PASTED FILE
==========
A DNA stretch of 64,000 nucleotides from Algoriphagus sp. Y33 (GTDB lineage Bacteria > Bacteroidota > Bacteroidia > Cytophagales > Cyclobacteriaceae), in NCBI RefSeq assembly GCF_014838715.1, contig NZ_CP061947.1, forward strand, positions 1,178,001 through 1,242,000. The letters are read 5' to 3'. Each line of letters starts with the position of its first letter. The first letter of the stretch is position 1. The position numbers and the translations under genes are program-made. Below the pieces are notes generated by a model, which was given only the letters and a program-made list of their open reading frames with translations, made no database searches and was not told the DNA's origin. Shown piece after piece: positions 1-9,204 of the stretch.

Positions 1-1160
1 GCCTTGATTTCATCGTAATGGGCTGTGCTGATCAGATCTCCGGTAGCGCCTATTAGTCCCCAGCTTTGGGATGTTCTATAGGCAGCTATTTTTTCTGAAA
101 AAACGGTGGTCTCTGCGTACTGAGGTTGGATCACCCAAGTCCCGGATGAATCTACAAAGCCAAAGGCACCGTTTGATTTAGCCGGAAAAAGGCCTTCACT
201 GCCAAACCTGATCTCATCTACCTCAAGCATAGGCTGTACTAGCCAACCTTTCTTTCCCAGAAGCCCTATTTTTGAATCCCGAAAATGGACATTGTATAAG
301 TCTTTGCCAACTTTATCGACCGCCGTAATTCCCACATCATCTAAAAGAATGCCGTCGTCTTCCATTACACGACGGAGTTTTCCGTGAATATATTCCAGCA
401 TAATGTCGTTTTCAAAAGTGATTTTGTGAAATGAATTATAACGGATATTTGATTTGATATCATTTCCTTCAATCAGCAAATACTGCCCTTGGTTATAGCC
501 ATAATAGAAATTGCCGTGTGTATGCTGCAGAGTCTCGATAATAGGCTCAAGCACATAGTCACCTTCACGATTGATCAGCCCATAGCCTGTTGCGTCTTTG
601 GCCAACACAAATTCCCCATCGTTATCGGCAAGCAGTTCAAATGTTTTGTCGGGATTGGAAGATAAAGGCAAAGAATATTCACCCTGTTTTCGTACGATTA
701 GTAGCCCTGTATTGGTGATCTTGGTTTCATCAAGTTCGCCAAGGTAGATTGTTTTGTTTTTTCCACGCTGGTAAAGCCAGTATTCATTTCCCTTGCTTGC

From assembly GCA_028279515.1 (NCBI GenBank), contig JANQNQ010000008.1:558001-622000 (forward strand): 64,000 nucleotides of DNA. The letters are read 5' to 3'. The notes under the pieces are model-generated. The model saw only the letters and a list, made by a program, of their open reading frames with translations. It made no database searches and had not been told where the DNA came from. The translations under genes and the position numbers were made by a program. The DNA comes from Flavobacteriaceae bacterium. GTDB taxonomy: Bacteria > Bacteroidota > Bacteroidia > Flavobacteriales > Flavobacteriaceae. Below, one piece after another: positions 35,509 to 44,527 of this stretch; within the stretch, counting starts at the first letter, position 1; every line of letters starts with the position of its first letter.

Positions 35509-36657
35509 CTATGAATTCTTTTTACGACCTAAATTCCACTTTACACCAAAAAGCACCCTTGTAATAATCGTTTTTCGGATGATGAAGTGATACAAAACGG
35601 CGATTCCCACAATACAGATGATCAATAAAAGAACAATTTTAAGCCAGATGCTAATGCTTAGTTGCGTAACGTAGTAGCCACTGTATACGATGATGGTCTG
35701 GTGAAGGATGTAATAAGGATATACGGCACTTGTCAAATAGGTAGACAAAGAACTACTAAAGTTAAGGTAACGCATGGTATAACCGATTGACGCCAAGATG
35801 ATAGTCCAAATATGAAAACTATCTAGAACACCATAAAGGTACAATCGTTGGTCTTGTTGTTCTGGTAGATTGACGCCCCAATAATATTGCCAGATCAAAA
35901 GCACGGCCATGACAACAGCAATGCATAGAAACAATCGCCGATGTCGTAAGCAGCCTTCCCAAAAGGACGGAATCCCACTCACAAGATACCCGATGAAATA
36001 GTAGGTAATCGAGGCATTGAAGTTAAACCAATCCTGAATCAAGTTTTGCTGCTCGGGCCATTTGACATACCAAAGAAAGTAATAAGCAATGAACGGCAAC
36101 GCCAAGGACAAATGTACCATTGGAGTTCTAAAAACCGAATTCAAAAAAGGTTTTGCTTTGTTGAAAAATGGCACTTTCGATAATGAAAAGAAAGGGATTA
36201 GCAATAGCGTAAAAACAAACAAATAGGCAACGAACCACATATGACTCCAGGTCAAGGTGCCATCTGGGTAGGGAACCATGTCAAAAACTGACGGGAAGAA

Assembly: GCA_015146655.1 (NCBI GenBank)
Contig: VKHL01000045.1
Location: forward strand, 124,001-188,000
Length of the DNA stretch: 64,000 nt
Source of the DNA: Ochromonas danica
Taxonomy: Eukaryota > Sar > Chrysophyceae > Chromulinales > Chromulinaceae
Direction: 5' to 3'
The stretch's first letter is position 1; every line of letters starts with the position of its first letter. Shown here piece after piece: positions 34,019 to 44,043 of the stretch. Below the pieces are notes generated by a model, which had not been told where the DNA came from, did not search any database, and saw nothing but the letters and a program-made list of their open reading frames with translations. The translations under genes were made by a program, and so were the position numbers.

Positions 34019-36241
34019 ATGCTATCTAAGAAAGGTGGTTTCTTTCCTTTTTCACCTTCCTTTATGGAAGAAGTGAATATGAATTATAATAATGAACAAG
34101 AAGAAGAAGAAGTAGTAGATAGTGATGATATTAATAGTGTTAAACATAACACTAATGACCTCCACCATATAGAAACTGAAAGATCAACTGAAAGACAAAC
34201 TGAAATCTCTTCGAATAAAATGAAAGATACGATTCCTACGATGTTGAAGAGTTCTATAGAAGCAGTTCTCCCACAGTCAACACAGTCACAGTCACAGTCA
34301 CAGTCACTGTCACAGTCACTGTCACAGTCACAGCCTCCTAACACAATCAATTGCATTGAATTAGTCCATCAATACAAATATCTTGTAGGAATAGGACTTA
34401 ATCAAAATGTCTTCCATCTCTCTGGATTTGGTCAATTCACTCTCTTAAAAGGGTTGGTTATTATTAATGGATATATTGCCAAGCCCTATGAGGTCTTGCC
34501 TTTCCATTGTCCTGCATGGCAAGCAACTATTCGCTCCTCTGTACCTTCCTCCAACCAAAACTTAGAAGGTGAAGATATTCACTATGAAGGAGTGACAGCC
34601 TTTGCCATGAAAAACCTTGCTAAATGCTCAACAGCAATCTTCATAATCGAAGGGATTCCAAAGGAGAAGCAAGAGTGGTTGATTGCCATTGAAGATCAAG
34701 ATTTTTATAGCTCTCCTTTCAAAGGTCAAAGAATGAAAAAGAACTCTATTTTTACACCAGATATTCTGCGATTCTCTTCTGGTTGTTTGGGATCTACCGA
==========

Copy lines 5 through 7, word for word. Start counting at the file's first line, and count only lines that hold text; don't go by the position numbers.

201 GCCAAACCTGATCTCATCTACCTCAAGCATAGGCTGTACTAGCCAACCTTTCTTTCCCAGAAGCCCTATTTTTGAATCCCGAAAATGGACATTGTATAAG
301 TCTTTGCCAACTTTATCGACCGCCGTAATTCCCACATCATCTAAAAGAATGCCGTCGTCTTCCATTACACGACGGAGTTTTCCGTGAATATATTCCAGCA
401 TAATGTCGTTTTCAAAAGTGATTTTGTGAAATGAATTATAACGGATATTTGATTTGATATCATTTCCTTCAATCAGCAAATACTGCCCTTGGTTATAGCC